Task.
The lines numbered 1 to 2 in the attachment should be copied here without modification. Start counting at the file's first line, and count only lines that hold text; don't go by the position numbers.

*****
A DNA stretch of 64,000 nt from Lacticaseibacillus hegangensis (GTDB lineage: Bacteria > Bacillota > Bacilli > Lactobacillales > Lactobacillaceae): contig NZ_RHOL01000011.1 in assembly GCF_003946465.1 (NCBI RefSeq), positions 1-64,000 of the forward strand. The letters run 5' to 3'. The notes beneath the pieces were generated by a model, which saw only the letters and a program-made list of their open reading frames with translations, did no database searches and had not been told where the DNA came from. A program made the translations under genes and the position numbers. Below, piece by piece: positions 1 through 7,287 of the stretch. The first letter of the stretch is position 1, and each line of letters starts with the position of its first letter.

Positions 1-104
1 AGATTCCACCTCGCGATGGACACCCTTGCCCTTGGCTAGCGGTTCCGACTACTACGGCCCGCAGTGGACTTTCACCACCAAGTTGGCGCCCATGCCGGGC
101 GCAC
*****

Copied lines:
A DNA stretch of 64,000 nt from Lacticaseibacillus hegangensis (GTDB lineage: Bacteria > Bacillota > Bacilli > Lactobacillales > Lactobacillaceae): contig NZ_RHOL01000011.1 in assembly GCF_003946465.1 (NCBI RefSeq), positions 1-64,000 of the forward strand. The letters run 5' to 3'. The notes beneath the pieces were generated by a model, which saw only the letters and a program-made list of their open reading frames with translations, did no database searches and had not been told where the DNA came from. A program made the translations under genes and the position numbers. Below, piece by piece: positions 1 through 7,287 of the stretch. The first letter of the stretch is position 1, and each line of letters starts with the position of its first letter.

Positions 1-104